H.H. Holmes, also known as Henry Howard Holmes, was born Hermann Webster Mudgett in 1861. He changed his name after graduating from high school and embarking on a medical career that provided him with the skills needed to conduct his twisted experiments and gruesome crimes.
What H.H. Holmes did to his victims lives on in infamy, as he is credited with being one of the first serial killers in America. Holmes built his murder castle - named for its specific purpose of providing him with a place to kill his victims - in Chicago, and opened its doors to tourists visiting the nearby World's Fair in 1893. Some, if not all, of those tourists never made it home from the White City. What did the Devil in the White City do to them?
Holmes was arrested in 1894 for insurance fraud, although the charges against him quickly expanded to include mass murder. He was sentenced to death, and was hanged in May of 1896. It's believed that he killed around 200 people, even though he only confessed to killing 28. These H.H. Holmes facts are just the tip of the proverbial iceberg.
As Holmes himself once stated, "I was born with the devil in me. I could not help the fact that I was a murderer, no more than the poet can help the inspiration to sing... I was born with the evil one standing as my sponsor beside the bed where I was ushered into the world, and he has been with me since."
He Built a Hotel-Turned-Murder Castle
Holmes used the money that he received from committing insurance fraud, and, with his drug store as collateral, constructed his "murder castle." It was technically a three-story hotel, complete with a uniquely constructed second and third floor. There were gas chambers, trap doors, hidden rooms, disorienting maze-like hallways, chutes leading down into the basement (perfect for dumping a dead body), and other horrific features. In some rooms, blowtorches would set victims on fire, while another was dubbed "the hanging room." He also had each floor set up so if someone moved around on it, an alarm system would sound.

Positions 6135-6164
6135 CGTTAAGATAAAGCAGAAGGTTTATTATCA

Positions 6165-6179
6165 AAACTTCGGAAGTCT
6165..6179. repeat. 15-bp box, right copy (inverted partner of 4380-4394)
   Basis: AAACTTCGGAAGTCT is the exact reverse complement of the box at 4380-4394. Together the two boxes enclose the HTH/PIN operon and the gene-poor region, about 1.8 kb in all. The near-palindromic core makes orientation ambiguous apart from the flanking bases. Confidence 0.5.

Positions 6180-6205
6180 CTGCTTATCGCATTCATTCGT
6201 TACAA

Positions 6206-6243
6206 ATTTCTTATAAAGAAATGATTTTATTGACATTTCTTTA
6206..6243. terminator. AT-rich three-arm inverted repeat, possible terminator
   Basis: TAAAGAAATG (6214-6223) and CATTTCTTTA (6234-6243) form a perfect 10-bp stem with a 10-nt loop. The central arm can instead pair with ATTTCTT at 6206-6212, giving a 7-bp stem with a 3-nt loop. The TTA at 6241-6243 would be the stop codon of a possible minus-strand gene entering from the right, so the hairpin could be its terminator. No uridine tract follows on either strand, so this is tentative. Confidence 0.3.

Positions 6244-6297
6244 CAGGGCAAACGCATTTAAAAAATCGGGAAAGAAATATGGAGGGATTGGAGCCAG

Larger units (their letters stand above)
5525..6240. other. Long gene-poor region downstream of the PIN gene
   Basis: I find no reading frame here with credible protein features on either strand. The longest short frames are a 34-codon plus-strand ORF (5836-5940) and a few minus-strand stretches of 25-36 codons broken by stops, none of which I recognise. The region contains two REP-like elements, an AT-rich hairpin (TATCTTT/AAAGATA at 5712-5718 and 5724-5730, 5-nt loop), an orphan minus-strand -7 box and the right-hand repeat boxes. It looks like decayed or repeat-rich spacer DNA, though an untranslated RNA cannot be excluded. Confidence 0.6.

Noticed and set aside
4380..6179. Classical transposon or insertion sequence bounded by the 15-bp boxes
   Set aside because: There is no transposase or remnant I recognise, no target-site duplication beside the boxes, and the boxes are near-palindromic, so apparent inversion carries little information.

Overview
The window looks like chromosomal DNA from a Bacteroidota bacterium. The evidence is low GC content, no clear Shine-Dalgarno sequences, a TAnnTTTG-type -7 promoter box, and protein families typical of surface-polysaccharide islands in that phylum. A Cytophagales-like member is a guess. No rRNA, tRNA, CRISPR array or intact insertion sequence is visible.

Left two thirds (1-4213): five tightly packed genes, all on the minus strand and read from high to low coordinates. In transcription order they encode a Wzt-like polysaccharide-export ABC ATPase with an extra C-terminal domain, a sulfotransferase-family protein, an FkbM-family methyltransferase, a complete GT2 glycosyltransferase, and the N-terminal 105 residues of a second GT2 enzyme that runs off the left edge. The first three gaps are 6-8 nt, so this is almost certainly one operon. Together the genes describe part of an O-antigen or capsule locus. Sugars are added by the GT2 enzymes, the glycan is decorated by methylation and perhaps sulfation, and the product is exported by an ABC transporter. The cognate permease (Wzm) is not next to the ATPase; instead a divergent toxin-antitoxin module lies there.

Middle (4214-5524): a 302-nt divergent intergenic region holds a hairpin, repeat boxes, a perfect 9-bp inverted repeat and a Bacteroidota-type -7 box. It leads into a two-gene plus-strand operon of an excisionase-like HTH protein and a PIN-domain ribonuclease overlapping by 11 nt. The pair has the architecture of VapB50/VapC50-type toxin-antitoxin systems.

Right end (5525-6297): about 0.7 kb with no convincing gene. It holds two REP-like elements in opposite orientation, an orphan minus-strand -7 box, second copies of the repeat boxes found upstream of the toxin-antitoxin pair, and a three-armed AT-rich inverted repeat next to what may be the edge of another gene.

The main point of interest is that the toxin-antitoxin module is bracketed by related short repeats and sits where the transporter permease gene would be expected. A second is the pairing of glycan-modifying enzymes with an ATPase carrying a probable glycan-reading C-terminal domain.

In order to avoid detection, Holmes hired and fired three different construction crews. The structure was technically a hotel, but it quickly became used as a machine for murder.
He Made His Fiancée Vanish Without a Trace
Holmes met Minnie Williams while out of town on a business trip. He was in Boston when he met the young railroad heiress. They entered into a relationship, and she moved to Chicago to be with him. Her sister Annie joined them, too. Holmes proposed to Minnie, and suggested that she give him ownership of her property in Fort Worth, Texas. She mistakenly did, and after the transfer went through, she disappeared without a trace. Only some of her belongings, including a distinctive gold chain, were ever found.
He Suffocated His Fiancée's Sister in a Hotel Bank Vault
Annie Williams was the sister of his wealthy fiancée, Minnie. Unlike Minnie, who vanished, the body of Annie was later recovered from Holmes's murder castle. His hotel had been designed with a bank vault on the first floor, which he used to keep records, store valuables - and commit murder. He asked Annie to go into the vault and retrieve some files for him, and then he swung the door shut, sealing her inside. She died of suffocation, after slowing using up all of the oxygen in the vault. Investigators found scratches from her fingernails showing that she had tried to claw her way out.
He Gassed a Friend and Set Him on Fire, Then Stole His Children
The death of Benjamin Pitezel was a tricky one, since he was one of Holmes's co-conspirators as well as one of his victims. He and Holmes arranged for Pitezel to fake his own death so that Holmes could collect his life insurance money. Some of that money would then go to Pitezel himself. However, the plan went awry when Holmes actually killed Pitezel, knocking him out with chloroform before setting his body on fire while he was still alive. Holmes then ran off with several of Pitezel's children.